An exhibition of contemporary calligraphy and paintings opened up at My Art World gallery on Monday. Titled Alfaaz, the exhibition features artworks by Rabia Malik and Mahjabeen Atif, with each artist exhibiting nine pieces. Unlike most run-of-the-mill, traditional calligraphy pieces, the artwork on display is a combination of contemporary styles and techniques and in some places they comprise only the Arabic alphabet that may or may not make up actual words. This lends the collection an open-ended feel. However, the intertwined scripts, intricate detailing and symbolism make for a visually-appealing mix.
Born in 1949 in Quetta, Pakistan, Lubna Agha was an accomplished realist whose works are widely celebrated as part of a revolutionary Islamic art movement in both figurative and non-figurative abstracts. As a precocious pre-teen, she had shown a sharp artistic bend and enrolled as a full-time student at Karachi School of Art, where she soon started winning competitions and gold medals. In her initial years in the art world, Lubna was impressed by the works of modern masters abroad and moved quickly to the pure abstract with great success at an early age. At the age of 22, she sent ripples through the Pakistani art world by becoming the first female artist to hold a solo show of abstract paintings at the prestigious Arts Council.
Read More: Artistic Strokes of Meditative Precision
It was only at the end of 2013 that I encountered my artist of the year. Waqas Khan showed a work at the Frieze art fair this year but, I’m sad to say, I missed it in the hubbub. It was only when I saw his sensational, visonary art in the Jameel Prize at the V&A that I fell head over heels for an artist who reveals the unstable contours of all things.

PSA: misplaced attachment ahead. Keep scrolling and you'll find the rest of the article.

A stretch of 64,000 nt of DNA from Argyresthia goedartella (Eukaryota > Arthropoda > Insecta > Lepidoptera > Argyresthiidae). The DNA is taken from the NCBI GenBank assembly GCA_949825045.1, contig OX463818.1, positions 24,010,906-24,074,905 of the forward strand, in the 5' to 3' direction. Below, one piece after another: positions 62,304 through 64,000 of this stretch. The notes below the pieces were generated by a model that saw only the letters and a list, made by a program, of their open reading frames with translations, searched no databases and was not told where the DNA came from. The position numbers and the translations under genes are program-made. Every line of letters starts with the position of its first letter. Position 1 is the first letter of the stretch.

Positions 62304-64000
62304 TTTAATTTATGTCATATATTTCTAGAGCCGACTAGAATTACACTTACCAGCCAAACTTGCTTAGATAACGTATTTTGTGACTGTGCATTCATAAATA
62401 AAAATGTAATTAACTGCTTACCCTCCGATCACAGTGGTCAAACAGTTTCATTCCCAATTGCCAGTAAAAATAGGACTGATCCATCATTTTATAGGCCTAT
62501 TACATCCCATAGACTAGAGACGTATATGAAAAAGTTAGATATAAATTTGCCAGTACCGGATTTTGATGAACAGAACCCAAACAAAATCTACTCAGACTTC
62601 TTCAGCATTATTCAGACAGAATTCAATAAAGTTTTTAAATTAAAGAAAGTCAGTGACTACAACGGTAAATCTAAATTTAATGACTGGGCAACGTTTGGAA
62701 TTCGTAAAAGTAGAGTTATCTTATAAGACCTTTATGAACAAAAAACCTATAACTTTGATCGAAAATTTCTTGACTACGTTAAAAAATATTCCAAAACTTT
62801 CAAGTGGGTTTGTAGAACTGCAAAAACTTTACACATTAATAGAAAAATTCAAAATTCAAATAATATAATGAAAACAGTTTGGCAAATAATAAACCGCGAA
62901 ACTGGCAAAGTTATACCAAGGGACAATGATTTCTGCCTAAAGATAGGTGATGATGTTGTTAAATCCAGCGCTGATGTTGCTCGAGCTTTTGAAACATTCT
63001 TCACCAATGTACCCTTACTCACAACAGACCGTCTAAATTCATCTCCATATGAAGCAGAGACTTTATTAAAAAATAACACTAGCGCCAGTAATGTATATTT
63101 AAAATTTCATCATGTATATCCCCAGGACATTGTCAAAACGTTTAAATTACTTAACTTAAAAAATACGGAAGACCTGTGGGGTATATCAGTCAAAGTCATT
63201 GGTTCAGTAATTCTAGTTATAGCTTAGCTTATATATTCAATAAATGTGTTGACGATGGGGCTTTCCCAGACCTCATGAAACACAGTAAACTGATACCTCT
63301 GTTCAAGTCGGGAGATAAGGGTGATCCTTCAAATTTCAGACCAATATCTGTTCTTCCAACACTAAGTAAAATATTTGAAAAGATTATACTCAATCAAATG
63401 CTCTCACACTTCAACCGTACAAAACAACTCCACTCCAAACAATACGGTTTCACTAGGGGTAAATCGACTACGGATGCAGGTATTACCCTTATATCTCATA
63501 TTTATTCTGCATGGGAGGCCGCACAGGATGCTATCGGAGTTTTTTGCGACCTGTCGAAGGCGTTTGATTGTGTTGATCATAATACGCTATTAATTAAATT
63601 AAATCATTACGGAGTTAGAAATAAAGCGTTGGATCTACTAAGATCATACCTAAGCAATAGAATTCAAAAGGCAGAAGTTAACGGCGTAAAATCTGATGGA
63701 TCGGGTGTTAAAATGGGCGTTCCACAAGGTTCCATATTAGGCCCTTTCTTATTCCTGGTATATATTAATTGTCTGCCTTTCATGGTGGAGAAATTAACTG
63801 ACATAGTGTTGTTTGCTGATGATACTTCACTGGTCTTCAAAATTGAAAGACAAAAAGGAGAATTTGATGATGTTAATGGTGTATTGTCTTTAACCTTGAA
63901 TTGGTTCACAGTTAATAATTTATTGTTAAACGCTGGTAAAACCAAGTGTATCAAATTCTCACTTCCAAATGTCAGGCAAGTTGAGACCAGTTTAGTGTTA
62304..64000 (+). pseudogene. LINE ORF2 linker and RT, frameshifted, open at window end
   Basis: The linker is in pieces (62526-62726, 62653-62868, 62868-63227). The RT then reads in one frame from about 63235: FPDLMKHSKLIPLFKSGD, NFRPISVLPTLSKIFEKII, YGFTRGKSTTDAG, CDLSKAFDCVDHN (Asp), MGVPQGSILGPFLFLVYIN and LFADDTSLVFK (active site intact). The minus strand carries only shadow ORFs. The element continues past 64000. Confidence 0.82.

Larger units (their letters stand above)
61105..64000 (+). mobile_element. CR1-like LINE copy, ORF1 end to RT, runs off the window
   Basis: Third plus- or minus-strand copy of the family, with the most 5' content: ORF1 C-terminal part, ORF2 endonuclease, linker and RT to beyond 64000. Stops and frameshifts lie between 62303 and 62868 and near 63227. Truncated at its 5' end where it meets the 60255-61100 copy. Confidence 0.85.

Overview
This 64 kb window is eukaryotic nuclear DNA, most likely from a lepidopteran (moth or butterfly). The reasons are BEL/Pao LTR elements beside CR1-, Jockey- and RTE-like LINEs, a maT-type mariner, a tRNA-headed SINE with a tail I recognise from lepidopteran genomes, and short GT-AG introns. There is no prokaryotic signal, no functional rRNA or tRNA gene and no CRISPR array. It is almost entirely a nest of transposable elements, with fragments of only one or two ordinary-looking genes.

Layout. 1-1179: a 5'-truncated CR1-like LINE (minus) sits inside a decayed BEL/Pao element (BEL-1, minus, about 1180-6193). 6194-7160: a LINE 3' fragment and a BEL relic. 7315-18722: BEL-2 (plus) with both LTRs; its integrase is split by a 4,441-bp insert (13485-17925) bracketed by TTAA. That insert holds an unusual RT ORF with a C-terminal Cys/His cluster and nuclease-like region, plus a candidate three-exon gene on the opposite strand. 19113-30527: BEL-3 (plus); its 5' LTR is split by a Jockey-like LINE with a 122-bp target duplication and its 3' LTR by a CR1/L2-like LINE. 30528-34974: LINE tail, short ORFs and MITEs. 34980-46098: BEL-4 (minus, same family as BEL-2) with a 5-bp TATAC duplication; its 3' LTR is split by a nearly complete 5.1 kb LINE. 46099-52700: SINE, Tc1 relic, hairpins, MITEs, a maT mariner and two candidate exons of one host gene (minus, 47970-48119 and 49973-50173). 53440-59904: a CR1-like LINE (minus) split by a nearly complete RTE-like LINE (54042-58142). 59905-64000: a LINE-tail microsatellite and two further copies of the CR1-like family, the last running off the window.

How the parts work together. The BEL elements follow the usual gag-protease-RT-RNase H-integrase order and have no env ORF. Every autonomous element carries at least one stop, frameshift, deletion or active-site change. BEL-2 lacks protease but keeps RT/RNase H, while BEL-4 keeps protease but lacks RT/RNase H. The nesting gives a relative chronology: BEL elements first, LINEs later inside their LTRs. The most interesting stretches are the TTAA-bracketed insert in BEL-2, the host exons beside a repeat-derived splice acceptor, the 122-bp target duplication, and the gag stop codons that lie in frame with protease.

Read More: Waqas Khan
The final art commission of London Underground’s 150th anniversary year has been revealed. It is the new edition of the Pocket Tube map released in time Christmas, which will have a cover by Imran Qureshi commissioned through Art on the Underground. Possibly one of the most widely viewed art commissions in the world, 12 million copies are distributed throughout the London tube network. For his cover artwork, entitled All Time Would be Perpetual Spring, Qureshi has used the techniques of traditional Mughal miniature painting from his native Pakistan to present an intricate floral design for each line on the network, inspired by their distinct colours.
Komail Aijazuddin’s paintings are not perfect as far as the level of drawing is concerned; there is a lot of repetition of theme and most surfaces are under-painted. But these works do indicate an aspect of our existence that has been easily forgotten. One finds human bodies placed against Islamic geometric patterns, both ending in drips. These figures vary in terms of their identity — ranging from divine deities to ordinary characters from around us.
Read More: Reasserting Another Past
In one of the most densely populated localities of Multan, stands the Sawi Mosque, depicting an exquisite piece of mosaic art called Kashi Kari. It was built by Nawab Said Khan Qureshi, a noble of the courts of Mughal emperors Shah Jahan and Aurangzeb Alamgir, in Kotla Toley Khan. The Sawi Mosque is the oldest mosque in Multan and is being renovated currently. Kashi Kari – meaning mosaic art in Persian – is a form of decorative art that involves ceramic assortment on tiles, faience and fabric. Artists say that lack of resources is a reason the art is fading in the region.